The second half of this financial year, as the COVID-19 pandemic swept the world, the resilience of our organisation was tested in ways that none of us would have ever been able to imagine before. In my report of last year (2018-19), I said that our members needed more support than ever. In 2020, that need stepped up several gears, and then some more.
Not only was the immediate survival of the UK’s economy, small business and self-employed community at risk, so too was the health, lives and livelihoods of our members, their employees and customers as well as our staff and loved ones.
Having already developed a robust business continuity plan, the organisation was well equipped to react quickly, adapting to the fast changing situation and transition into a new working environment seamlessly.
Despite the significant challenges being faced by businesses and organisations everywhere, I felt certain that if our organisation pulled together, worked strategically and imaginatively as a tightknit team, we might just be able to weather the storm.
The resilience and expertise of our staff team enabled us to support our members in a variety of ways, through making sure their voice was heard and acted upon at the highest levels of government and through quickly developing and delivering a public relations and communications strategy and campaign. We created secondto-none social media and national and regional media coverage.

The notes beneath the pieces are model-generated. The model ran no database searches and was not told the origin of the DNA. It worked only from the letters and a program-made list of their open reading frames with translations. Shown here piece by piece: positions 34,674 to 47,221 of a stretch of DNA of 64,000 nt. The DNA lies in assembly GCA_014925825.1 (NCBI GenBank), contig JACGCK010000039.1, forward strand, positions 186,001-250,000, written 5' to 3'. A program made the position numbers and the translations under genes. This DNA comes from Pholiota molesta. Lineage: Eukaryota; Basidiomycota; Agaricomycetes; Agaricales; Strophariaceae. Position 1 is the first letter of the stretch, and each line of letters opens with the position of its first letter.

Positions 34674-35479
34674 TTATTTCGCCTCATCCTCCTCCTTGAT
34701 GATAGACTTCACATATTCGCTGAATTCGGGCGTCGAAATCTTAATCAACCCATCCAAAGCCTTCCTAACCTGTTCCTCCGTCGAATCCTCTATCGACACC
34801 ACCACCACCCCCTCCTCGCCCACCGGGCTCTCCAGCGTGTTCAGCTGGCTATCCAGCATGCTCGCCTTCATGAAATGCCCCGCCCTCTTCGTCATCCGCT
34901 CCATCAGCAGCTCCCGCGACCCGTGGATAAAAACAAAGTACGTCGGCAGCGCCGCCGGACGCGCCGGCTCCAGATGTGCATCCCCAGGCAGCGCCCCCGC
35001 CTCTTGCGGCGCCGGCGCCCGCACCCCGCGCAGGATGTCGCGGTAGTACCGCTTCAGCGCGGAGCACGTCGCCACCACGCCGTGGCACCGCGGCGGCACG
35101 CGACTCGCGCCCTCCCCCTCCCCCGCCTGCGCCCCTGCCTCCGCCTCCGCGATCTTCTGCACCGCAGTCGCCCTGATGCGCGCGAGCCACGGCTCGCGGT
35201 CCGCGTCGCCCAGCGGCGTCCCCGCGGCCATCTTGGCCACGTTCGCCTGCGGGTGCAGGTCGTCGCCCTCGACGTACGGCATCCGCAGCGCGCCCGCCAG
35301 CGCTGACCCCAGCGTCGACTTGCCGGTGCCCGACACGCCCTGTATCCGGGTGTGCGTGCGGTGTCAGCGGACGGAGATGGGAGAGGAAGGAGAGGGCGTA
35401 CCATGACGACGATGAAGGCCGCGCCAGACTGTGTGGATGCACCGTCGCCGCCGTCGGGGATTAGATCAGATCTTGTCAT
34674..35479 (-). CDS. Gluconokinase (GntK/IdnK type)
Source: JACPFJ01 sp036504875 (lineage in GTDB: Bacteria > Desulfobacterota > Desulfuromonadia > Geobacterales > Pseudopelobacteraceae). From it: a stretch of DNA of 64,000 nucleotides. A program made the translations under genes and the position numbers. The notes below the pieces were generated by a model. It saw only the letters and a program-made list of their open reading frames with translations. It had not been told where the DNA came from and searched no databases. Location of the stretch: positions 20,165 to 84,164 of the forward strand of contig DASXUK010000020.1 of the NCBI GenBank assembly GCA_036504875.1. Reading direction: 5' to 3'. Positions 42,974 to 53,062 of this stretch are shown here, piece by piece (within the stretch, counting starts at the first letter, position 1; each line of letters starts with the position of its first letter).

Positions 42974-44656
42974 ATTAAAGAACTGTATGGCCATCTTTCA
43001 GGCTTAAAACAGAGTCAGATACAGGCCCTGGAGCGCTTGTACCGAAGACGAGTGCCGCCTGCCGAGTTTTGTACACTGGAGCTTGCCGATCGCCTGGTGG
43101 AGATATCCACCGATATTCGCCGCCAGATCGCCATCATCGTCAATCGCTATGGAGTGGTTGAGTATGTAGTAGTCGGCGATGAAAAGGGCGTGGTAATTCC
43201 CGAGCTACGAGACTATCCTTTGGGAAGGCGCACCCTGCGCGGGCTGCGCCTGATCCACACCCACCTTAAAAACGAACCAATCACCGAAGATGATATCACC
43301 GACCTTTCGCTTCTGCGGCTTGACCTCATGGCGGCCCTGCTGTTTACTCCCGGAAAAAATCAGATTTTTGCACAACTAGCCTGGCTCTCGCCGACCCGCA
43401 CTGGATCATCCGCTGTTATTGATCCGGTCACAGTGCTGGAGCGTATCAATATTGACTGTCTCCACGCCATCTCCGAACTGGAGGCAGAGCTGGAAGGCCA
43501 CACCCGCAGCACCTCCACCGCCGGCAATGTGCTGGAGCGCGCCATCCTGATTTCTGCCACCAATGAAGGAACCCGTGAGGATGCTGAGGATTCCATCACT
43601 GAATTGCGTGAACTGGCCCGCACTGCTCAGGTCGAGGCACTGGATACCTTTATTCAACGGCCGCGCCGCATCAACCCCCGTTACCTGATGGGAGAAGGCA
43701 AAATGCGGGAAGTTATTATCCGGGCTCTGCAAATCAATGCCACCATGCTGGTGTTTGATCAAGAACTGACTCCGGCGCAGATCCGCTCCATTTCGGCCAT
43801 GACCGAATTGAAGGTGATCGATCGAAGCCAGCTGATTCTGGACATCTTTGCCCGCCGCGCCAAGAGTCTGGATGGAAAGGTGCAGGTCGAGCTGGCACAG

FSB was created over 46 years ago to support small businesses by having a strong voice that would be heard at the very heart of government and that remains so, more than ever today. As a result of our work during this year, our brand has never been so warmly received by its multitude of audiences.
Through the pandemic we built on our work to develop a crucial role in communities and part of our COVID-19 Supporting Small Businesses campaign underlined this, communicating how they were being part of the solution to the national emergency – from switching production lines to make personal protective equipment (PPE) and ventilators, to supporting the vulnerable and key workers in their communities.
A key aspect of the campaign was to facilitate member-to-member support, and we launched a new Facebook group in February which has been a lifeline to many of our members.
We also delivered a huge advertising campaign, part-funded by the generous support of JPMorgan Chase. Through this support, we delivered 1,300 online support events, open to all small businesses and attended by 30,000 people, by the end of September.
We negotiated with the government and the industry body for commercial radio for FSB to advertise on local radio across the UK for the very first time, reaching out in a new way to express support for the small business and self-employed community we represent. With Ocean Outdoor we launched a digital out-of-home (DOOH) PR campaign, lighting up our visual brand identity and creating ‘buzz’ on screens at prime locations across the UK. We partnered with Mail Metro Media to facilitate its generous offer of more than £5m of free advertising for around 1,600 small businesses.
The commercial impact of the disease on small businesses, the humanimpact on their owners and the fastpaced nature of the emerging policy decisions required our contact centre and field teams to be exemplary in their approach.